Once installed Viber could integrate itself with rest of your Mobile OS Call Manager and in time of call a friend number you have the opportunity to make it free Viber call. Viber are also selling Viber Credits so if you want to use your Viber Voice Over IP you can call external mobile operator numbers on a very very cheap price. Viber Calls to landline or mobile phones could be up to 400% cheaper than Skype! Whether you own a Smartphone it will be nice to give Viber a try.

Viber – How to make Phone calls between Desktop PC and Smarphone Mobile


One not so standard Viber use is to make Viber calls with no smartphone (at hand) from PC to another Viber equipped Mobile and vice versa.
I needed to make Viber calls from my ZTE Android running mobile to my wife's MacBook Air PC because her mobile is an old Nokia running obscure Symbian version which is not supporting Viber + she doesn't have an Internet access tariff switched on her mobile.

Here is what I had to do to make Phone calls between my Mobile Viber App and my wife's MacbookAir Notebook PC:

  • Install BlueStacks Web App Player




    BlueStacks App Player is a software designed to enable Android applications to run on Windows PC, Apple Macintosh Computers and Windows tablets. BlueStacks is something like (VMware, Qemu) Virtual Machine which allows you to install and run any Android App on your Desktop PC.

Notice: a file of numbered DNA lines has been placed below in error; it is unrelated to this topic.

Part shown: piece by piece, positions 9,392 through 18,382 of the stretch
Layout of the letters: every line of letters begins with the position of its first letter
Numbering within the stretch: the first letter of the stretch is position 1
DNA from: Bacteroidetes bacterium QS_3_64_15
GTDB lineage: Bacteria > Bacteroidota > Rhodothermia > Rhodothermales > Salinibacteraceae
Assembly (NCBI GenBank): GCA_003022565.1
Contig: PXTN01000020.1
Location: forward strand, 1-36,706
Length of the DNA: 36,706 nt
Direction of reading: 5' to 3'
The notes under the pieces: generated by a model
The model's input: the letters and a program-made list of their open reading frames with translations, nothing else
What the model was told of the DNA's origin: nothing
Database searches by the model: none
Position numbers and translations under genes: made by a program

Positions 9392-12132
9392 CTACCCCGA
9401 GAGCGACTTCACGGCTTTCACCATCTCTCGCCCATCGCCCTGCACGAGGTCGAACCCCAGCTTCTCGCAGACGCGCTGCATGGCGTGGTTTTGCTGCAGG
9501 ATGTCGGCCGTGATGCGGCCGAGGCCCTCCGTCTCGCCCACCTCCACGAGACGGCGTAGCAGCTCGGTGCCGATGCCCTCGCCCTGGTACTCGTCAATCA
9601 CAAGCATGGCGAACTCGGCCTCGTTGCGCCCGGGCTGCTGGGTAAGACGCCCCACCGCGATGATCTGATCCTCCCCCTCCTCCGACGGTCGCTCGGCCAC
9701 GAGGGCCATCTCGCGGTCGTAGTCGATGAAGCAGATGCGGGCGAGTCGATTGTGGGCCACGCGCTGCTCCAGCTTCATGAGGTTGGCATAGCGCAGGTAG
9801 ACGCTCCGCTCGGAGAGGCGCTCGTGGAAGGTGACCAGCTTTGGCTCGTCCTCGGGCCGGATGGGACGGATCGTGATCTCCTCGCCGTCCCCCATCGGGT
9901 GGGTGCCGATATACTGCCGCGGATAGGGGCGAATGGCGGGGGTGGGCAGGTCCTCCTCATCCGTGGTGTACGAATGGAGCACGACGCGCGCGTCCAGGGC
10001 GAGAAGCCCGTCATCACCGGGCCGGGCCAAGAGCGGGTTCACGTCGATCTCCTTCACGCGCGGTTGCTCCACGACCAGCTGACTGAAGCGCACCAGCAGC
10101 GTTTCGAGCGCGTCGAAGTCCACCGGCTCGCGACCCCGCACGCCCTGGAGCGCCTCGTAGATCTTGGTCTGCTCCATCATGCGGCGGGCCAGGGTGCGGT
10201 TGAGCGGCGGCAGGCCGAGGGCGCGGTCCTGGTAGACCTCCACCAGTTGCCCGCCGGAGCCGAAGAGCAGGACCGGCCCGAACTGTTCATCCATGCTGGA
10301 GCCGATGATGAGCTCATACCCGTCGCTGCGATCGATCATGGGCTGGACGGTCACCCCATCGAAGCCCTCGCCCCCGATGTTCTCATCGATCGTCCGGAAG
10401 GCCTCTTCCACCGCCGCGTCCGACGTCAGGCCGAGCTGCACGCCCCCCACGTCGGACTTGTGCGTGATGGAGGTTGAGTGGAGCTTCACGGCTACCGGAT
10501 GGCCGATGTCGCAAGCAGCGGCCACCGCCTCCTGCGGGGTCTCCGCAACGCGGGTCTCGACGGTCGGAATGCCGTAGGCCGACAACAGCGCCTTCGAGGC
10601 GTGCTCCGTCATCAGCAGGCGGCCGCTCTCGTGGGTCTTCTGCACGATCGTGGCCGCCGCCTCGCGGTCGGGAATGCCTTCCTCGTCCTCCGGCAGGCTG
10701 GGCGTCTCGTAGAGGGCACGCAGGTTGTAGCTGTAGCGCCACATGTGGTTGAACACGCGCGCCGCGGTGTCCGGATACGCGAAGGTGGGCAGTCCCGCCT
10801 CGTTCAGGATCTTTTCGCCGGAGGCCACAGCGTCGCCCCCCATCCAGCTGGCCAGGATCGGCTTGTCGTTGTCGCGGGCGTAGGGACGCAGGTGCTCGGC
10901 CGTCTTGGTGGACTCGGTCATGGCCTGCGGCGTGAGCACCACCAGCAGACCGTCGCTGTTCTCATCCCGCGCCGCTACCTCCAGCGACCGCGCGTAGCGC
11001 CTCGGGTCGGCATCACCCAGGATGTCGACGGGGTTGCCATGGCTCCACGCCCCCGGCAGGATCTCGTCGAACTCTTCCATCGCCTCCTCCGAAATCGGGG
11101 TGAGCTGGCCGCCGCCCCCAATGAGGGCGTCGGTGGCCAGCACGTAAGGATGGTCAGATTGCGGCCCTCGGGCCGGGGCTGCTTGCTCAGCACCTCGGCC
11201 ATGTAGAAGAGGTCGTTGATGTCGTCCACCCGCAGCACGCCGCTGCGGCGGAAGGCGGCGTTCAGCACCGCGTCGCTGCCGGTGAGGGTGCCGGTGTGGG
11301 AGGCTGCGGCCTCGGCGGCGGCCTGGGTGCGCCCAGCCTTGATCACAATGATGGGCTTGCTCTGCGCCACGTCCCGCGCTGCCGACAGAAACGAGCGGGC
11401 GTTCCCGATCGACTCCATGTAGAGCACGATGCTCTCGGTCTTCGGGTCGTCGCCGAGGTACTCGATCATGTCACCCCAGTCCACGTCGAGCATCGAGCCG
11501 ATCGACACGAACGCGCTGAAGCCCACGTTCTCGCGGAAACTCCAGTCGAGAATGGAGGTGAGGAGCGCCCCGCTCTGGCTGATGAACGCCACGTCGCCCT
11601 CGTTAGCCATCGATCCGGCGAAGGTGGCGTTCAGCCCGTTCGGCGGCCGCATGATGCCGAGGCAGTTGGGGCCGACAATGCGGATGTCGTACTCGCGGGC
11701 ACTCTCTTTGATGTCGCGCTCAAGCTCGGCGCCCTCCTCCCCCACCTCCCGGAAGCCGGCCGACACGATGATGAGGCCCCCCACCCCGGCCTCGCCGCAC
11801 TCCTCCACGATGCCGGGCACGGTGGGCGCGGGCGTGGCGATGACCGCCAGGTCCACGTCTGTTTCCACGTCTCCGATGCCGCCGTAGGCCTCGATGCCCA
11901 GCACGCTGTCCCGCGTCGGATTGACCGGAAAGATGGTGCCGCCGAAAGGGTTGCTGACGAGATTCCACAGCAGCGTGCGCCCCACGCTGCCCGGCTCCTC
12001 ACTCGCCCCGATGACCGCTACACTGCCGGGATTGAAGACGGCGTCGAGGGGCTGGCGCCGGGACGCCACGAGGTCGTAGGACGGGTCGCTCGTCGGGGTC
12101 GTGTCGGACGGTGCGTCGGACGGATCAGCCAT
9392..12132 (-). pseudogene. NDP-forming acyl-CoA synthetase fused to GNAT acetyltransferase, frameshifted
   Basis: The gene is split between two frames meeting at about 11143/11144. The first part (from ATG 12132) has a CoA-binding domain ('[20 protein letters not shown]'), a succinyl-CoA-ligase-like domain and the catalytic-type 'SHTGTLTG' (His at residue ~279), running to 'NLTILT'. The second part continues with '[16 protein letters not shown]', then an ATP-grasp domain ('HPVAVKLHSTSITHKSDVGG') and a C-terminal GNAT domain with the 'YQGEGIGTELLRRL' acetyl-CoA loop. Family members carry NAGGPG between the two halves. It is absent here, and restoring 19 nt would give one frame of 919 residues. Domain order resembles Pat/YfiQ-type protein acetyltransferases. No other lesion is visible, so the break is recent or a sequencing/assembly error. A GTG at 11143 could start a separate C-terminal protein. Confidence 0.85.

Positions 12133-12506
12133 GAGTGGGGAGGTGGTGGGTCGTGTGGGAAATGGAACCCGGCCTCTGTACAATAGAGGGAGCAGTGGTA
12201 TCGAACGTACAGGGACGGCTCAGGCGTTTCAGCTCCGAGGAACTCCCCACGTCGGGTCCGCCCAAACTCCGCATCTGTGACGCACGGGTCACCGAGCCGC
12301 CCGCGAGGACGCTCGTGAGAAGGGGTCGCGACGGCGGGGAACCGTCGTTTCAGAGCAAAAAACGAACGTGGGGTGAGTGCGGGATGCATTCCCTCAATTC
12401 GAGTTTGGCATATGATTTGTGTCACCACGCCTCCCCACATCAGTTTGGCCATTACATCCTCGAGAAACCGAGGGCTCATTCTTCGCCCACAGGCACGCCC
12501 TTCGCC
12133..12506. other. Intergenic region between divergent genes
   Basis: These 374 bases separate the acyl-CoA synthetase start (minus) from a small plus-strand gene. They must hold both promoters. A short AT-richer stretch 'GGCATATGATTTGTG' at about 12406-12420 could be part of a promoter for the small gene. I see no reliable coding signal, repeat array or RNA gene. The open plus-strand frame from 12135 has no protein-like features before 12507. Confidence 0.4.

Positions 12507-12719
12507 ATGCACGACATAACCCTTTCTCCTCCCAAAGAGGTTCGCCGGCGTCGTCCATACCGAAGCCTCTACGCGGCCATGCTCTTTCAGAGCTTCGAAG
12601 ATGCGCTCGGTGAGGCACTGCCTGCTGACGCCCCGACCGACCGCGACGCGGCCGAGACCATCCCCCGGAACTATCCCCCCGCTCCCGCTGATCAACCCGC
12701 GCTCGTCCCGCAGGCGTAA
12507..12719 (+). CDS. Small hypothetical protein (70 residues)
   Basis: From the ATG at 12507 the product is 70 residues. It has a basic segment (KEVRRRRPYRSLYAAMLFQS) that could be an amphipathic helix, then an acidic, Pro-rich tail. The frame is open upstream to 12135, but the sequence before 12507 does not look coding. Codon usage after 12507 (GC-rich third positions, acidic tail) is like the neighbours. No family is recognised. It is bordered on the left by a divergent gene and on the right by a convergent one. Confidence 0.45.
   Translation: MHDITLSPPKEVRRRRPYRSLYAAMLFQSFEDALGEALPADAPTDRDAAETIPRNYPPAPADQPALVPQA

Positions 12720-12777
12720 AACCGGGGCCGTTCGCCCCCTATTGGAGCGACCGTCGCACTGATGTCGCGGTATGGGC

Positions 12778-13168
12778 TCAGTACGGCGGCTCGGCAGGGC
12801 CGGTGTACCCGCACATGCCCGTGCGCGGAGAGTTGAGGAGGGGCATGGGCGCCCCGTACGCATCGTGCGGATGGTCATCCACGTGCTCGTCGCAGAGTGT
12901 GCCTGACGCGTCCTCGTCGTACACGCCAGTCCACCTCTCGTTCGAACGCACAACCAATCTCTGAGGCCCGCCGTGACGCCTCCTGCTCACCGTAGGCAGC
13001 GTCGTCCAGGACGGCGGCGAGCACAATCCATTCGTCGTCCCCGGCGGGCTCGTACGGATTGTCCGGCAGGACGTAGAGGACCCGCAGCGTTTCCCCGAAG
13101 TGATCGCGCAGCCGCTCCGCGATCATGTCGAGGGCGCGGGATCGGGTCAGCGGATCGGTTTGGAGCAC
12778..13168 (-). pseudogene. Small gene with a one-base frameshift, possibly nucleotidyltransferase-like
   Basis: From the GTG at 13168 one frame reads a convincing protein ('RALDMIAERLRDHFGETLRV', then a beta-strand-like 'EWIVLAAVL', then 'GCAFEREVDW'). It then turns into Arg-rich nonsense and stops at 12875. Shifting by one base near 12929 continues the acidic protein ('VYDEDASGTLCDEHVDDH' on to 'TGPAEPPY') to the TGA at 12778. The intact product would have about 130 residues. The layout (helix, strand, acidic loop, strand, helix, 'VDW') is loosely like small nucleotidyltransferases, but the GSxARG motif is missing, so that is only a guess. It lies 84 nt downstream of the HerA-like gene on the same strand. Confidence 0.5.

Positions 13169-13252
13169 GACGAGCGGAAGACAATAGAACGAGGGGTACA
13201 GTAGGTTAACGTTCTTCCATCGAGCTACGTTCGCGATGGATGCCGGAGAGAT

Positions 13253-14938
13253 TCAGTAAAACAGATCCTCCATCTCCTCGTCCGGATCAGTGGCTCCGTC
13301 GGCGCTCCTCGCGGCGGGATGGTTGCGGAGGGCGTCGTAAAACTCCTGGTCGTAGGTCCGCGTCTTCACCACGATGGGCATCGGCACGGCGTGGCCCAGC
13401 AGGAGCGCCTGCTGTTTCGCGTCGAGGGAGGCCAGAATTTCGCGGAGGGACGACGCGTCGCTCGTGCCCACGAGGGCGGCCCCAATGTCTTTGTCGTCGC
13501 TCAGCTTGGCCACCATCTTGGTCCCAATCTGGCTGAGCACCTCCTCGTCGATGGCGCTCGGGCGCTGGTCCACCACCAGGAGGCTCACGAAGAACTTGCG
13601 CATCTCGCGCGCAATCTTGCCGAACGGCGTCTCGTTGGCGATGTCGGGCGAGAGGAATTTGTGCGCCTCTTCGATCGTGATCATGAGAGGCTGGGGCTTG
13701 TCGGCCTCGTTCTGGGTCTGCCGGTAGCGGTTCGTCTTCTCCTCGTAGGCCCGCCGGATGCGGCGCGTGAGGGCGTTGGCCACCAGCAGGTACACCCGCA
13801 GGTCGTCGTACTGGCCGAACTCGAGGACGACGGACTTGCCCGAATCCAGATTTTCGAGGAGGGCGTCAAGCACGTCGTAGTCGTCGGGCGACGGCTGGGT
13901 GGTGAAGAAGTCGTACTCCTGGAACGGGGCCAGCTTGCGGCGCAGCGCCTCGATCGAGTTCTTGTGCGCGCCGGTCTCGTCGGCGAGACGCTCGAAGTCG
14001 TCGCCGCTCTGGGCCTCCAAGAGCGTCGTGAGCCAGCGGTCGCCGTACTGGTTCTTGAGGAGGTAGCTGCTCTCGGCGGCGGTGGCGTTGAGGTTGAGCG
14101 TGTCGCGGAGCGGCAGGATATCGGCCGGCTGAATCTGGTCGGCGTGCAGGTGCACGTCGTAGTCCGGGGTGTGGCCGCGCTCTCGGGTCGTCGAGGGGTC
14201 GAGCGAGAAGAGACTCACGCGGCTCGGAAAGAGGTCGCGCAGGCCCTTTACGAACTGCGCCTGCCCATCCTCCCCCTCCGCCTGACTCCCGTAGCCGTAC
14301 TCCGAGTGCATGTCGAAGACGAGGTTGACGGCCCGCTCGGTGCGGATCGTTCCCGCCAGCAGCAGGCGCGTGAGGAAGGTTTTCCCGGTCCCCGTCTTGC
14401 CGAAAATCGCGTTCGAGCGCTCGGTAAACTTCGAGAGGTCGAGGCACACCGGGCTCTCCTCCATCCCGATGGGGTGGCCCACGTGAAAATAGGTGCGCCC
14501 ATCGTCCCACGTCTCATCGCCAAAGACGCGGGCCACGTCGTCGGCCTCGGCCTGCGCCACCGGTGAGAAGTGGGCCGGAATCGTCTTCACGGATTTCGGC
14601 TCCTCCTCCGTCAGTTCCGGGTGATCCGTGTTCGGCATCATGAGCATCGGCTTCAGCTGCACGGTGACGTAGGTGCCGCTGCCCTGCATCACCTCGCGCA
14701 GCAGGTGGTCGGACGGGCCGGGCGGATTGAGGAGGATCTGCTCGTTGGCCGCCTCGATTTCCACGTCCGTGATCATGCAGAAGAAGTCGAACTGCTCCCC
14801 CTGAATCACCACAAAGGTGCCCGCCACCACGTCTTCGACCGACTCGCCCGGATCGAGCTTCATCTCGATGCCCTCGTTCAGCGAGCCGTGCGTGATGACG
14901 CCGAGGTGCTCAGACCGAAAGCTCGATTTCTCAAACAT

Its curious that app was created by Rosen Sharma in 2008 an ex CTO (Chief Technology Officer) of McAfee

  •  A mobile phone with a working SIM card (Nokia 6310 or any old mobile no need to be a smartphone
  • Desktop PC with Windows 7, 8 or PC with Mac OS

Install Bluestacks

BlueStacks is needed in order to emulate a smartphone on your PC, therefore once setupped Bluestacks. Launch it and  inside its necessary to login with your Gmail (Google Account) in order to allow access to Google Play Appstore on your PC.
viber with no mobile phone bluestacks

Installing and Verifying Viber

This is the most crucial and tricky part in order to make Viber working on any device you need to receive a special Viber verification code, you need to fill in this code to confirm Viber installation on PC. Here I assume you have BlueStacks running with Viber Application installed.


First will be prompted to Agree with Terms and Conditions and provide Mobile Phone number for verification. Tell the Viber app that you have a smartphone with Viber already when prompted. After receving Viber Verification Code you need to fill in this code into BlueStacks Window (inside Viber should be running), go further to next step and you should be done with Desktop PC Viber number registration.

N.B. ! One brackets to open here is you need to have a working Mobile Phone number where you will receive the verification code as SMS, otherwise you cannot get the verification. On your filled in mobile phone number you will get the verification code as SMS.

Making Viber Calls to (Windows Mac) PC without Smartphone